Brain as food

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Lamb brains sold as food
Gulai otak, cattle's brain curry from Indonesia

The brain, like most other internal organs, or offal, can serve as nourishment. Brains used for nourishment include those of pigs, squirrels, rabbits, horses, cattle, monkeys, chickens, fish, lamb and goats. In many cultures, different types of brain are considered a delicacy.

Cultural consumption[edit]

The brain of animals features in French cuisine, in dishes such as cervelle de veau and tête de veau. A dish called maghaz is a popular Muslim cuisine in Pakistan, Bangladesh, parts of India, and diaspora countries. In Turkish cuisine brain can be fried, baked, or consumed as a salad. In Chinese cuisine, brain is a delicacy in Chongqing or Sichuan cuisine, and it is often cooked in spicy hot pot or barbecued. In the southern part of China, pig brain is used for "Tianma Zhunao Tang". In South India goat brain curry or fry is a delicacy.

Similar delicacies from around the world include Mexican tacos de sesos.[1] The Anyang tribe of Cameroon practiced a tradition in which a new tribal chief would consume the brain of a hunted gorilla, while another senior member of the tribe would eat the heart.[2] Indonesian cuisine specialty in Minangkabau cuisine also served beef brain in a coconut-milk gravy named gulai otak (beef brain curry).[3][4] In Cuban cuisine, "brain fritters" are made by coating pieces of brain with bread crumbs and then frying them.[5]

Nutritional composition[edit]

DHA, an important omega-3 fatty acid, is found concentrated in mammalian brains. For example, according to Nutrition Data, 85g (3oz) of cooked beef brain contains 727mg of DHA.[6] By way of comparison, the NIH has determined that small children need at least 150mg of DHA per day, and pregnant and lactating women need at least 300mg of DHA.[7]

The makeup of the brain is about 29% fat, most of which is located in myelin (which itself is 70–80% fat).[8] Specific fatty acid ratios will depend in part on the diet of the animal it is harvested from. The brain is also very high in cholesterol. For example, a single 140g (5oz) serving of "pork brains in milk gravy" can contain 3500mg of cholesterol (1170% of the USRDA).[9]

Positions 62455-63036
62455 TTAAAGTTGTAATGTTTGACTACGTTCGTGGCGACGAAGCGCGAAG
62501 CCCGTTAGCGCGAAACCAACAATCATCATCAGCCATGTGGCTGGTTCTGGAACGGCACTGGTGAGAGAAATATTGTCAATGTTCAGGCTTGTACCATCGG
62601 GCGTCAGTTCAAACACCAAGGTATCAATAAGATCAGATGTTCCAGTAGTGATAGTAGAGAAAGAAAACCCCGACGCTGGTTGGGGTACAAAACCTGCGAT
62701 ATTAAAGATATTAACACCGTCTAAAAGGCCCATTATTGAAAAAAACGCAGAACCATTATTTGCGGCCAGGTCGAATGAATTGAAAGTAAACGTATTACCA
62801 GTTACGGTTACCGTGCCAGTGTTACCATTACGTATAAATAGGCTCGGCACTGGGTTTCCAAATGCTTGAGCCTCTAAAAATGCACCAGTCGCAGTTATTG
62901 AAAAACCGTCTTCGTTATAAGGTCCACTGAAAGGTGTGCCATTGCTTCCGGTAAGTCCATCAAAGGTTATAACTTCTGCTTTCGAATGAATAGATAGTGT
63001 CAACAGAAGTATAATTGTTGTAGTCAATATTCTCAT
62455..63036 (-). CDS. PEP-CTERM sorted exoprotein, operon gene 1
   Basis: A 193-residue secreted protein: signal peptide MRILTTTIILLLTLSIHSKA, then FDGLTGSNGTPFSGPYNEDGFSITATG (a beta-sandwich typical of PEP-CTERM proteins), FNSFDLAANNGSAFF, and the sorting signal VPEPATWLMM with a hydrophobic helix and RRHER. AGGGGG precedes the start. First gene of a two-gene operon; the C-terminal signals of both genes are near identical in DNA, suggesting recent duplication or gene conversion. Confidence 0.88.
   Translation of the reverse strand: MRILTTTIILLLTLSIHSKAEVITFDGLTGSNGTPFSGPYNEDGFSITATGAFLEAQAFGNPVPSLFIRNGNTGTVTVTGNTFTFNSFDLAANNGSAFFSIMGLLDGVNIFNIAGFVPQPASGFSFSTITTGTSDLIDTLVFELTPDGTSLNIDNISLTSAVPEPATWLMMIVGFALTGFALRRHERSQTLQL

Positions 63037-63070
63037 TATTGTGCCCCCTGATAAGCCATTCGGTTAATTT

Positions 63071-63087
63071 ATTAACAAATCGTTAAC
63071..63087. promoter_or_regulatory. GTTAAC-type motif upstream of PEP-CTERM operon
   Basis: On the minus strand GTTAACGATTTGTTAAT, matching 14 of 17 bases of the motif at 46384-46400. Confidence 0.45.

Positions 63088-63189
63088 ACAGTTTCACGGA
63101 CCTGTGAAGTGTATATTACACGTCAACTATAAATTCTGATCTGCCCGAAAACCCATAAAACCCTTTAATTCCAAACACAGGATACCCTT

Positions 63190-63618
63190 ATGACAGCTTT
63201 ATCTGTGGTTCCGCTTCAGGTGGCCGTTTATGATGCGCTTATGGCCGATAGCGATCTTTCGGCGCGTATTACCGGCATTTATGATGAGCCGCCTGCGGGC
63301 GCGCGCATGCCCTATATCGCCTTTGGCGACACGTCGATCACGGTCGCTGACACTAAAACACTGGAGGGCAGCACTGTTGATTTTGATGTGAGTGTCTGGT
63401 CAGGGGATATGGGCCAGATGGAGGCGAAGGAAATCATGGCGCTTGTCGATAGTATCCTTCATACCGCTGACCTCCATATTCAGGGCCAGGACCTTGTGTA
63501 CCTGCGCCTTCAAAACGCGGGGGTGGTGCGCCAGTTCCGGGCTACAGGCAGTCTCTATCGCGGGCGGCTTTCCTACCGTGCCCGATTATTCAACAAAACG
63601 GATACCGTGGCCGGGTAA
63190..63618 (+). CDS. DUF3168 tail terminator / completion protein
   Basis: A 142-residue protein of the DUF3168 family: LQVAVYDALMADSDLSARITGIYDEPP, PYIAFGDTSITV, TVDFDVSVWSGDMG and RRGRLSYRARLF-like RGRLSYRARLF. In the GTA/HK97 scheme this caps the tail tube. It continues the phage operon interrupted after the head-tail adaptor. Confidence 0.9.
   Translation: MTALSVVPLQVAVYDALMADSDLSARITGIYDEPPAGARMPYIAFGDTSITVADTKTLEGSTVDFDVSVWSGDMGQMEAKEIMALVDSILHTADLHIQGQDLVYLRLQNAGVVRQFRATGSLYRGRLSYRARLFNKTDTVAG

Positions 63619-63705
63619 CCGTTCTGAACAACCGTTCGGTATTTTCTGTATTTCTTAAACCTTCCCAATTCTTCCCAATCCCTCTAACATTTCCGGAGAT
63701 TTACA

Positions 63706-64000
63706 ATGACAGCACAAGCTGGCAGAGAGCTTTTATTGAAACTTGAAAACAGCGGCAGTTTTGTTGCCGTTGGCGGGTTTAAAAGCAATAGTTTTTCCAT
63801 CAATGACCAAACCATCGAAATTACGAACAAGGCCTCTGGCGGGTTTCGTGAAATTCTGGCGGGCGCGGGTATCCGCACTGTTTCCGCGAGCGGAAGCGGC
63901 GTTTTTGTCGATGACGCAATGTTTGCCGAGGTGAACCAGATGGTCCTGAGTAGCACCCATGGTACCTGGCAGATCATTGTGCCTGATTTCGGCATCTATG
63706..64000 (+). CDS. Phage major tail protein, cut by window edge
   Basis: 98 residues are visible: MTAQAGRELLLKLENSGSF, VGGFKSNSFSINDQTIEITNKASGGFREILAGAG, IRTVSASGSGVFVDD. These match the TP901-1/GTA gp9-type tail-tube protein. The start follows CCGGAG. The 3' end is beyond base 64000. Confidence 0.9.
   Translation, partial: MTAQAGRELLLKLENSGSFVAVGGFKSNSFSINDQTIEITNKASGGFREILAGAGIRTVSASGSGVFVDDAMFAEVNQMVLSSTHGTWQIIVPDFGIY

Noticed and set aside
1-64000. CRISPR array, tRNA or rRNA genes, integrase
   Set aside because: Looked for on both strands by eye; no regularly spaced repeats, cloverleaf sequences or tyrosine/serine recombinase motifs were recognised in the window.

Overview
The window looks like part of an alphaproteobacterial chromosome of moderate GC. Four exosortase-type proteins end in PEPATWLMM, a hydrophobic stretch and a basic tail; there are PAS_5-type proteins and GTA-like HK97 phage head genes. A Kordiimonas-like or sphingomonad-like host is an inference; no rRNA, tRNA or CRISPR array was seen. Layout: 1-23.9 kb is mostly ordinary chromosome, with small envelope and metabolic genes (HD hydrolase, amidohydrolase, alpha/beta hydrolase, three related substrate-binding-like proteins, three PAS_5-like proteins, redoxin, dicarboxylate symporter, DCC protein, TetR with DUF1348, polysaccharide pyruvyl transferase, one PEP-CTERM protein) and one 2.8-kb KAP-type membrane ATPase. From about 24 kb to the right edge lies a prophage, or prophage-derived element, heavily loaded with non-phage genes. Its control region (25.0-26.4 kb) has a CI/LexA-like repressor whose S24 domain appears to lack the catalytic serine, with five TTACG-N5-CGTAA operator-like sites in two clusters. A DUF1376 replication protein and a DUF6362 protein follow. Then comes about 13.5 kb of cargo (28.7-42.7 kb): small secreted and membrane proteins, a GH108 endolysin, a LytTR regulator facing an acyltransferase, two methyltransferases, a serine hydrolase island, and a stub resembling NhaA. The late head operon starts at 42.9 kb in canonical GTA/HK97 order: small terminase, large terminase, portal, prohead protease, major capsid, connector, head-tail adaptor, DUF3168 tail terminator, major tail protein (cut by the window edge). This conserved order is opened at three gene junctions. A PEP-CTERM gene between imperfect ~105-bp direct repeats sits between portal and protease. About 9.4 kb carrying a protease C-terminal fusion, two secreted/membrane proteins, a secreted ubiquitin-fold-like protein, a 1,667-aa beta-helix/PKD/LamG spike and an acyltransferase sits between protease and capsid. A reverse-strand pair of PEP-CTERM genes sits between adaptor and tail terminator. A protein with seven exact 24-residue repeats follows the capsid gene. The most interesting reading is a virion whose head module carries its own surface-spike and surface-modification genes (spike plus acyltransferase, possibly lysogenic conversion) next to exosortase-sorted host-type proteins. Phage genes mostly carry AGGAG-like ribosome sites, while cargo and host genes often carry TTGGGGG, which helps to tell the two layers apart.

Beef brain consumption has been linked to Variant Creutzfeldt–Jakob disease outbreaks in humans, so many countries have strict regulations about what parts of cattle can be sold for human consumption. [10] Another prion disease called kuru has been traced to a funerary ritual among the Fore people of Papua New Guinea in which those close to the dead would eat the brain of the deceased to create a sense of immortality.[11]


  1. ^ "Weird Foods: Mammal". Archived from the original on 25 October 2005. Retrieved 14 October 2005.
  2. ^ Meder, Angela. "Gorillas in African Culture and Medicine". Gorilla Journal. Archived from the original on 5 September 2005. Retrieved 14 October 2005.
  3. ^ "Beef Brain Curry (Gulai Otak)". Retrieved 2013-12-07.
  4. ^ [1][dead link]
  5. ^ "Brain Fritters". Archived from the original on 2014-11-15. Retrieved 2013-12-07.
  6. ^ "Beef, variety meats and by-products, brain, cooked, simmered". Retrieved 2011-10-27.
  7. ^ "DHA/EPA and the Omega-3 Nutrition Gap / Recommended Intakes".
  8. ^ "Brain Facts and Figures". Retrieved 19 December 2010.
  9. ^ "Pork Brains in Milk Gravy". Archived from the original on 2012-09-30. Retrieved 16 February 2011.
  10. ^ Collinge, John (2001). "Prion diseases of humans and animals: their causes and molecular basis". Annual Review of Neuroscience. 24: 519–50. doi:10.1146/annurev.neuro.24.1.519. PMID 11283320.
  11. ^ Collins, S; McLean CA; Masters CL (2001). "Gerstmann-Straussler-Scheinker syndrome, fatal familial insomnia, and kuru: a review of these less common human transmissible spongiform encephalopathies". Journal of Clinical Neuroscience. 8 (5): 387–97. doi:10.1054/jocn.2001.0919. PMID 11535002.

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